Mosquitoes carry more than a hundred potentially fatal diseases including malaria, yellow fever,
dengue fever, encephalitis, filariasis and elephantiasis. Even today, they kill one person every twelve seconds.
Amazingly, nobody had any idea that mosquitoes were dangerous until the end of the nineteenth
century. In 1877, the British doctor Sir Patrick Manson – known as ‘Mosquito’ Manson – proved that elephantiasis was caused by mosquito bites.
Seventeen years later, in 1894, it occurred to him that malaria might also be caused by mosquitoes.
He encouraged his pupil Ronald Ross, then a young doctor based in India, to test the hypothesis.
Ross was the first person to show how female mosquitoes transmit the Plasmodium parasite
through their saliva. He tested his theory using birds. Manson went one better. To show that the theory worked for humans, he infected his own son – using mosquitoes carried in the diplomatic bag from Rome. (Fortunately, after an immediate dose of quinine, the boy recovered.)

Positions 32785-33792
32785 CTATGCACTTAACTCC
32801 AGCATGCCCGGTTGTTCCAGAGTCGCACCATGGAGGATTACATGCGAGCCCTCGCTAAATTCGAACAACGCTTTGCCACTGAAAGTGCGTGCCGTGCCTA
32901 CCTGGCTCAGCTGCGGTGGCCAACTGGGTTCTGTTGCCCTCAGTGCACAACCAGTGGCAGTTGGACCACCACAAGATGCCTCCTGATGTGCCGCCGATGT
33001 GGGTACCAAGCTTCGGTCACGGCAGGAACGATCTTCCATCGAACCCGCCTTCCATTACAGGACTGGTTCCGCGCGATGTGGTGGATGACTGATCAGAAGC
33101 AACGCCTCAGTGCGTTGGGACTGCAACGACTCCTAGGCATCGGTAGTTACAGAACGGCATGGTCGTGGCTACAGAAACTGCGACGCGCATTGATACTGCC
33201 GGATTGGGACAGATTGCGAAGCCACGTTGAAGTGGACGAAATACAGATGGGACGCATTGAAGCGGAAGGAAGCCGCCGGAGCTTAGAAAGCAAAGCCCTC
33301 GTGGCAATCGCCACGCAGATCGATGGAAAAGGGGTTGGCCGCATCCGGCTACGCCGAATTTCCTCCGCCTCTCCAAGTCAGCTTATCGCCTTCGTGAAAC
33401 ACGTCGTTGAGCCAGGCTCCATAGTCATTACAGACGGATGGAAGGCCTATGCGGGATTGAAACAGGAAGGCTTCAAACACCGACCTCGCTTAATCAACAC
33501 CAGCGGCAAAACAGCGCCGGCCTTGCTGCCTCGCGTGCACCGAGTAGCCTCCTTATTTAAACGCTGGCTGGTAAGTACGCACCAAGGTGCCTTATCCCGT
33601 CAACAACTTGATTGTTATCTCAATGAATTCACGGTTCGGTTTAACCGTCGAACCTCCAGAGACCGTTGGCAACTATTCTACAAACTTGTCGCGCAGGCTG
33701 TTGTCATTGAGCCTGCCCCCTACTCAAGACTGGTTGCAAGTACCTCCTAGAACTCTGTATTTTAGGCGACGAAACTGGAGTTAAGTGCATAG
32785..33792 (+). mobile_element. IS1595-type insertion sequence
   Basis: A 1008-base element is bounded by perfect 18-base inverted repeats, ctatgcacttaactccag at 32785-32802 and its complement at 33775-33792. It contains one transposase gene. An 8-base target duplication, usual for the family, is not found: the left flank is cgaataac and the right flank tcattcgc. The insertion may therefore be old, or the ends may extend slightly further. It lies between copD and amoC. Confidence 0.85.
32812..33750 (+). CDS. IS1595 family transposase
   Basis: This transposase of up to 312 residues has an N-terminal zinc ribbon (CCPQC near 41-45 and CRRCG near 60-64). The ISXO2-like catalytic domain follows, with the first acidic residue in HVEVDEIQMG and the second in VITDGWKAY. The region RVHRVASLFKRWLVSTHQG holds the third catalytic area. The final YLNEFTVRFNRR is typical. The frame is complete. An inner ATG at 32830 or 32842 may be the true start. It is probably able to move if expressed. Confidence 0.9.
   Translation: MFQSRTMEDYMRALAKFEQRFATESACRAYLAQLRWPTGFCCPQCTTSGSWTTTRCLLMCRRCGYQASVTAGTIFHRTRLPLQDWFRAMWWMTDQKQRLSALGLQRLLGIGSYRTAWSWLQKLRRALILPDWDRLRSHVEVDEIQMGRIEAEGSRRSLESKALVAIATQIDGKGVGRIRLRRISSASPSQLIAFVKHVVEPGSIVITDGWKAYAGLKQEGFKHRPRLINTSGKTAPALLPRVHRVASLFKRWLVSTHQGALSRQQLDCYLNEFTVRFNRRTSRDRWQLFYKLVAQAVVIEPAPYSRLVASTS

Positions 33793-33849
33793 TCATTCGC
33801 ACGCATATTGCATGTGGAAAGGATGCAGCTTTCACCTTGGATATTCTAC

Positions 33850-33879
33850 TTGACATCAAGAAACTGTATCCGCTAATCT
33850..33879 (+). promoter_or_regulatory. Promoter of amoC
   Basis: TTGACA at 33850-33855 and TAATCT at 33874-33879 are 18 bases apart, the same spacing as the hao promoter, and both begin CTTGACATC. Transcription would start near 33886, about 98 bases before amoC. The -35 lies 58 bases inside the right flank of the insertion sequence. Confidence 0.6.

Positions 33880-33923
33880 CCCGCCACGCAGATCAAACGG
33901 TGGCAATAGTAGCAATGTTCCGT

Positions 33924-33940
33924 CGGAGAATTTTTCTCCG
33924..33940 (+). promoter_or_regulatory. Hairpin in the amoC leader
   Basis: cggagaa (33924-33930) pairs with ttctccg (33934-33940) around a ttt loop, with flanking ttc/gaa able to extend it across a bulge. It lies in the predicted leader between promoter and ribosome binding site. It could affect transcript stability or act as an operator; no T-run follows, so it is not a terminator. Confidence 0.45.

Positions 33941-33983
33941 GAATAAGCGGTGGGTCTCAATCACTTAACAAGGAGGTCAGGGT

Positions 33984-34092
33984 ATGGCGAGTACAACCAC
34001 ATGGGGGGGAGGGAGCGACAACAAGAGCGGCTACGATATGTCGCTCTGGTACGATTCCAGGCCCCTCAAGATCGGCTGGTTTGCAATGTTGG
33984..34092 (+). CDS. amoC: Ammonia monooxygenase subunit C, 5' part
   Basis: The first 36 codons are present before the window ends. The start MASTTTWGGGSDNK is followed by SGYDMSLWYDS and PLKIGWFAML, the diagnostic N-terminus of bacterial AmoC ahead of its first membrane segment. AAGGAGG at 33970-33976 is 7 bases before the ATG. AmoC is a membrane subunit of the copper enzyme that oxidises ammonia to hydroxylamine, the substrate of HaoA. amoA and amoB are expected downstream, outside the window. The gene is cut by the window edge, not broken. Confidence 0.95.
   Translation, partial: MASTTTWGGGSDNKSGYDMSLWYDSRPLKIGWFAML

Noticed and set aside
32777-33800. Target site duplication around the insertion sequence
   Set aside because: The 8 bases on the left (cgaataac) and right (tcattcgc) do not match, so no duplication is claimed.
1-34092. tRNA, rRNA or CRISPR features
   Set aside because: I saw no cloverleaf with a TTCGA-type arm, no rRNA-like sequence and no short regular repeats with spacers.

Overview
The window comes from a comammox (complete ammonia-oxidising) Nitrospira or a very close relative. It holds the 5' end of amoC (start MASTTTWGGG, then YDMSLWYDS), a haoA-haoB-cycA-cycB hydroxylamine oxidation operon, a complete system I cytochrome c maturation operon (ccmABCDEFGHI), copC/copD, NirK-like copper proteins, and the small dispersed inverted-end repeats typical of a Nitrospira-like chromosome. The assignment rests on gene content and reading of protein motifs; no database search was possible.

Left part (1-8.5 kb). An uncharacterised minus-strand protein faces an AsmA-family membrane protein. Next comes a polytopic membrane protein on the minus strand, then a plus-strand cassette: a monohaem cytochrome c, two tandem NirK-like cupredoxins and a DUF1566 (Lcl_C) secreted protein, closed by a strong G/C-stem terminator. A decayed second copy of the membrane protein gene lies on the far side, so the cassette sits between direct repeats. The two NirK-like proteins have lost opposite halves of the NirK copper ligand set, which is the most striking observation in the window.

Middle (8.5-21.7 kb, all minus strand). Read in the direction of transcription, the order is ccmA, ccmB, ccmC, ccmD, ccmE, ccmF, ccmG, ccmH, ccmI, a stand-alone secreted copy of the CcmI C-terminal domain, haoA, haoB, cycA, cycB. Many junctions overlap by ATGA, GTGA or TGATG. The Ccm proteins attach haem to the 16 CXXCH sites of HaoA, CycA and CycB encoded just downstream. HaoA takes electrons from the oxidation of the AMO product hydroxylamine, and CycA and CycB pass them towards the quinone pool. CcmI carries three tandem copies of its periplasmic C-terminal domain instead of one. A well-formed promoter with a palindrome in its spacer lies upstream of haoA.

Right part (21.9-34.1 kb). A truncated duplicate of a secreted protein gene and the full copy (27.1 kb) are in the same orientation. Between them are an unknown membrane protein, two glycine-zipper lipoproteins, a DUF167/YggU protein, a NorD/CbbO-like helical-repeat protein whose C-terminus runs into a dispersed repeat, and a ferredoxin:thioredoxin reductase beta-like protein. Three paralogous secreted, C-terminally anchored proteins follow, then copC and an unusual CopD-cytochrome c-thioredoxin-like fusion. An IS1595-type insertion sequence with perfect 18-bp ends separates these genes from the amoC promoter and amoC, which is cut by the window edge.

Ross won the Nobel Prize for Medicine in 1902. Manson was elected a Fellow of the Royal
Society, knighted and founded the London School of Tropical Medicine.
There are 2,500 known species of mosquito, 400 of them are members of the Anopheles family,
and, of these, 40 species are able to transmit malaria.
The females use the blood they suck to mature their eggs, which are laid on water. The eggs hatch
into aquatic larvae or ‘wrigglers’. Unlike most insects, the pupae of mosquitoes, known as ‘tumblers’, are active and swim about.
Male mosquitoes hum at a higher pitch than females: they can be sexually enticed by the note of a
B-natural tuning fork.
Female mosquitoes are attracted to their hosts by moisture, milk, carbon dioxide, body heat and
movement. Sweaty people and pregnant women have a higher chance of being bitten.
Mosquito means ‘small fly’ in Spanish and Portuguese.